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Managing Medicare's Costs

Medicare's wellness visit as a cost-reduction tool

In 1979 when Johnson & Johnson started the Live for Life wellness program for its employees, James Burke was in his fourth year as the company’s chief executive officer. Burke went on to become a widely admired business executive who would be named by Fortune magazine as one of the ten greatest CEO’s of all time. He said that Live for Life had two goals: 1) to encourage Johnson & Johnson employees to become the healthiest in the world, and 2) to reduce the cost of healthcare for the corporation.

Because it is now more than 30 years old, Live for Life offers a rich trove of data for researchers trying to gauge its success. Last month an article published in Health Affairs addressed the question of whether Live for Life is cost-effective. The same question is often asked of wellness programs in general: “Do they really save money?”

As it turns out, the Health Affairs study validates one of Health Reform’s approaches to controlling healthcare costs – the annual wellness visit. In late February, Medicare reported that since January 1 more than 150,000 beneficiaries had already completed free wellness visits, a provision of Health Reform that went into effect this year.

Medicare enrollees can schedule free wellness visits with their physicians every 12 months, although they must have had Medicare for at least a year before their initial wellness visit (or if they had a “Welcome to Medicare” physical, 12 months after that).

Wellness visits are different than physical exams, although they provide the same opportunities for people to discuss their personal health with their doctors. Much of a wellness visit is spent gathering data — taking routine measurements (height, weight, blood pressure), reviewing medications, asking about the types of care currently being given by other physicians.

A Medicare-approved wellness visit requires doctors to develop schedules for preventive tests and screenings that patients will need over the next five to ten years. For retirees who want better to understand wellness visits, Families USA has published a helpful fact sheet explaining how they work.

An effective employer program such as Live for Life uses the equivalent of a wellness visit as a first step. Employees are asked to complete health risk assessment surveys, answering questions about their personal health habits and family health histories. And as with Medicare’s wellness visit, routine measurements for height, weight, and blood pressure are taken. Based on this information, employees are then given personalized programs that may include fitness classes and individual coaching in specific topics such as nutrition, weight control, and cholesterol management.

Johnson & Johnson has said that Live for Life more than pays for itself. Begun as a pilot, the program was soon expanded companywide and staffed by a fulltime team of healthcare professionals as it became apparent that it reduced corporate costs significantly. The Health Affairs study indicated that Live for Life reduces medical and prescription drug expenses for participating employees by an average of $565 a year (in 2009 dollars) compared to the medical costs of employees chosen from 16 other companies’ wellness programs. Presumably the savings would have been greater when compared with employees who were not taking part in wellness programs.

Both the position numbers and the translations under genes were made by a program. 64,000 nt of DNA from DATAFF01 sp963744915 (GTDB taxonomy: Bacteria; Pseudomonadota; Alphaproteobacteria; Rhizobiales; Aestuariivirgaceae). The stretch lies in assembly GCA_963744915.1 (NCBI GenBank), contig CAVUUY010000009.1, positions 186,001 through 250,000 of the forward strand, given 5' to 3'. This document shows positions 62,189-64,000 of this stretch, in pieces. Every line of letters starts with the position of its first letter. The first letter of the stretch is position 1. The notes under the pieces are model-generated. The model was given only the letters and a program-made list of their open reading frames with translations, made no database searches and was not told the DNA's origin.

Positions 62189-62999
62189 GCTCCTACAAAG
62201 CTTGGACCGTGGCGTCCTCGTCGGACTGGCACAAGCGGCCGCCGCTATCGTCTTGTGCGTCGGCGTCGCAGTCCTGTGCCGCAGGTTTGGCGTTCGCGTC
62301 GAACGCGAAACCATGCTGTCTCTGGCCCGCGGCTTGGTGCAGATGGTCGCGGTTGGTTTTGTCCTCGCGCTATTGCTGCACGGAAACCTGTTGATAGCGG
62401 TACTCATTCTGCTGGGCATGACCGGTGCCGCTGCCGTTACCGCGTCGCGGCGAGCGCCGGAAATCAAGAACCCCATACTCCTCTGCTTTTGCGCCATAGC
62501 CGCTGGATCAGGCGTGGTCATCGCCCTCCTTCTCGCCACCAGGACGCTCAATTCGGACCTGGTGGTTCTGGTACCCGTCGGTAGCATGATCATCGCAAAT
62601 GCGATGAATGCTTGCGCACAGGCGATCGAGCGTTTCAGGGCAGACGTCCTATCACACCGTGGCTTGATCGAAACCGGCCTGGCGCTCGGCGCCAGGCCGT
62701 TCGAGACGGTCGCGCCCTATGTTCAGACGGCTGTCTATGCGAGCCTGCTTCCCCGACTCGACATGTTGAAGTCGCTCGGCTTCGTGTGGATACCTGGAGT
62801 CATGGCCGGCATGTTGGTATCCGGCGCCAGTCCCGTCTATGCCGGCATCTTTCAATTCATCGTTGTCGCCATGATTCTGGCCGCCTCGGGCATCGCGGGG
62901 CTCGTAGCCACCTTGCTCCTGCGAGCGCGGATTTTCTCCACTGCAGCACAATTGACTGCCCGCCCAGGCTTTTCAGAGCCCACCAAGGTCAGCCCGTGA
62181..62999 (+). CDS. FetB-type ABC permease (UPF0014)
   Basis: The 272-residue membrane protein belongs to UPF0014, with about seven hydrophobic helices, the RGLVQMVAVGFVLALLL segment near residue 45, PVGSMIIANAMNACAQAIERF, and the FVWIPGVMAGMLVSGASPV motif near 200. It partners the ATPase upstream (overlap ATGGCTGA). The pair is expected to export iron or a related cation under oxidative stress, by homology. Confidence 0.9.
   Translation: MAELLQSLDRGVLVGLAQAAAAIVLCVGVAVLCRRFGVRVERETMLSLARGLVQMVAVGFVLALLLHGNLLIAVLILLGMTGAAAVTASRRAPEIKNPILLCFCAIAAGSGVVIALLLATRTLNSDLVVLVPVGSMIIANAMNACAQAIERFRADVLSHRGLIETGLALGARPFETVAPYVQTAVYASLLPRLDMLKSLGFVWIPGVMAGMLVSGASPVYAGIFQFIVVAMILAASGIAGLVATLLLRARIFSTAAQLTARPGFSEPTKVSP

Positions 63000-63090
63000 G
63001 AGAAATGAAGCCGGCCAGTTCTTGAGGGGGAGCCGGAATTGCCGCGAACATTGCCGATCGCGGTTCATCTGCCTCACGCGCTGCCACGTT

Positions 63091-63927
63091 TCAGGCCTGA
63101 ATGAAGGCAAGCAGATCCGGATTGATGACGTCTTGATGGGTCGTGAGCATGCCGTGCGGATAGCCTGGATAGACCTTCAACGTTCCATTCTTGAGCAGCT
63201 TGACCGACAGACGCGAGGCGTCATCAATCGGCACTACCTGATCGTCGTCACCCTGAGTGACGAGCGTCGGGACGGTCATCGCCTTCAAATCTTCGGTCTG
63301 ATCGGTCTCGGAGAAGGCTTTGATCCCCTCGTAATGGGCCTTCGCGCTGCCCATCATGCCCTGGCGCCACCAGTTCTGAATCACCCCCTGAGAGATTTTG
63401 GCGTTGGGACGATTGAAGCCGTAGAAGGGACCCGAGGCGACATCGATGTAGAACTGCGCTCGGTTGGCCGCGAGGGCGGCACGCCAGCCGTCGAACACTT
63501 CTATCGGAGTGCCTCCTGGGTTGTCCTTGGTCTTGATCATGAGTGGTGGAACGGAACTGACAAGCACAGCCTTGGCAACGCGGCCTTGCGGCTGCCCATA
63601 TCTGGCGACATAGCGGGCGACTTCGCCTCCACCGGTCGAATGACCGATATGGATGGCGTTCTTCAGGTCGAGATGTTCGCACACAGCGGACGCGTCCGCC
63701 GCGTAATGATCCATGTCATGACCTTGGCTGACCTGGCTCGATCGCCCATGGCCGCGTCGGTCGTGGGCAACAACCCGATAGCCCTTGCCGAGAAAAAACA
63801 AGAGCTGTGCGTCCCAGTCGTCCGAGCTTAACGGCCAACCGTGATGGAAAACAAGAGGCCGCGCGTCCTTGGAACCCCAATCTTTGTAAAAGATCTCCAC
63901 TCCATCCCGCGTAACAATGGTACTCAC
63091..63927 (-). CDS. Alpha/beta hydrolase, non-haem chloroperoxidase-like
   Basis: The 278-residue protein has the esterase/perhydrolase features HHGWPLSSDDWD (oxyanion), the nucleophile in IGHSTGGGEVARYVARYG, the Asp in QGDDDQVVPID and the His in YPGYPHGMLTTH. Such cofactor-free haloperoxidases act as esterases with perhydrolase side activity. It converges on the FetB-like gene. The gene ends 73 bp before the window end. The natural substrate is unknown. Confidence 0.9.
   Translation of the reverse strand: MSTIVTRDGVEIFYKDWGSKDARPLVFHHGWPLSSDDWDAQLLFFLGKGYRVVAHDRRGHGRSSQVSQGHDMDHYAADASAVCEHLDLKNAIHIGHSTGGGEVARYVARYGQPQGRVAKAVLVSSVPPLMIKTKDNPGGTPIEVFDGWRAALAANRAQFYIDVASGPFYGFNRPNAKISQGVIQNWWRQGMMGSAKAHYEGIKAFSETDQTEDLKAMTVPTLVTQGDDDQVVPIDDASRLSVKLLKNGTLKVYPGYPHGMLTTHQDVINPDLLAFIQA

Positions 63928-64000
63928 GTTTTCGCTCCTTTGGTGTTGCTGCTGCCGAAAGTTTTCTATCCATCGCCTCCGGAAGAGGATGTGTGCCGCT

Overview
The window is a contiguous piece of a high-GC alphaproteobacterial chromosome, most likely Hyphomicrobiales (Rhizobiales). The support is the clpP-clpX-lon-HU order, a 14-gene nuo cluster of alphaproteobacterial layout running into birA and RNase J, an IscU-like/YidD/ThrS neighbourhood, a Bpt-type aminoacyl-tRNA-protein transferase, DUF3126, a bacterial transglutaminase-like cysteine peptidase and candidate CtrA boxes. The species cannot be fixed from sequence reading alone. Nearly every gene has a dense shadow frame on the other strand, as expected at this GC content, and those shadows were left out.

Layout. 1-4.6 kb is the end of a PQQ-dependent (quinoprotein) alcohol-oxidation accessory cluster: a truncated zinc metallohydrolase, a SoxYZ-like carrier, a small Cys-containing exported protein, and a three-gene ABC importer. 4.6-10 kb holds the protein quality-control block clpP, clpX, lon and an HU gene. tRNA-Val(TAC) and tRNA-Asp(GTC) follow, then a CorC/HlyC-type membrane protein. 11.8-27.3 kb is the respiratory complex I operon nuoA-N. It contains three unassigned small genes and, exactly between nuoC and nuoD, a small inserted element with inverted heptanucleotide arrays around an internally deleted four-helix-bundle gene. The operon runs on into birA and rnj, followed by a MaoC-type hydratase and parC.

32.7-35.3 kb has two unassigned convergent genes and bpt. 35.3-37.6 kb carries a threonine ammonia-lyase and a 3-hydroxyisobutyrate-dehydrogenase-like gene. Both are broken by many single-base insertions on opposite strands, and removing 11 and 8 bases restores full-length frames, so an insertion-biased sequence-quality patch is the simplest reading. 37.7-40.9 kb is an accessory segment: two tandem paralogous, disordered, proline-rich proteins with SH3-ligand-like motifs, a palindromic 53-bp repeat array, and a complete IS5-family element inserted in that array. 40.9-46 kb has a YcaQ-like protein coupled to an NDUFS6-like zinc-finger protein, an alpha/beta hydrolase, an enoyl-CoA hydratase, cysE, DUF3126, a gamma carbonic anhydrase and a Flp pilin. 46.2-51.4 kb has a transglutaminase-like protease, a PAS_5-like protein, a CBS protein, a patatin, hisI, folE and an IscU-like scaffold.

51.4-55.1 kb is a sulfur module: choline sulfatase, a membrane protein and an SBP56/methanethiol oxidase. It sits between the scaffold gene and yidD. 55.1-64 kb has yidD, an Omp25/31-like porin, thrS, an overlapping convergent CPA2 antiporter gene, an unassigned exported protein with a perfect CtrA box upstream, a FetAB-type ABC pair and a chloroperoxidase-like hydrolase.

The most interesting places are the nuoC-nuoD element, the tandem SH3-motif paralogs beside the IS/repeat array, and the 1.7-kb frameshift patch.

The program’s costs were harder to pin down, and the study’s authors used a range from $144 to $300 per employee each year based on previous studies of wellness programs. So even at the high end of this range, Live for Life’s savings were $265 a year per employee after subtracting program costs.

The study was based on a sample of more than 32,000 Johnson & Johnson employees and a similar number of employees selected from among 470,000 participants in wellness programs at the 16 other companies. In choosing which people would be included in the other companies’ comparison group, the study’s authors were able to match each Live for Life participant with a “twin” who was of the same gender, of similar age, and who lived in the same geographic region.

As a result, the medical costs of 32,000+ Johnson & Johnson workers were compared with the costs of 32,000+ workers from other companies who not only were participating in wellness programs but who were chosen because their gender, age, and geographic region matched those of a “twin” in Live for Life.

In the last year, there have been at least three well-designed studies that support the cost effectiveness of wellness programs. Unfortunately for retirees, there is no single entity like Johnson & Johnson that aggressively promotes Medicare’s wellness benefits to retirees. And to be fair, the challenge of communicating and promoting wellness is much more difficult to explain to Medicare’s population of 47 million people, a diverse group in which relatively few know what a wellness visit or wellness program is.

By comparison, Johnson & Johnson has 114,000 employees, who are offered financial incentives to participate in Live for Life. Retirees, of course, have financial incentives as well to use Medicare’s wellness visits and free preventive tests, which over time can lower their medical costs.

The Health Affairs study is abstracted here.


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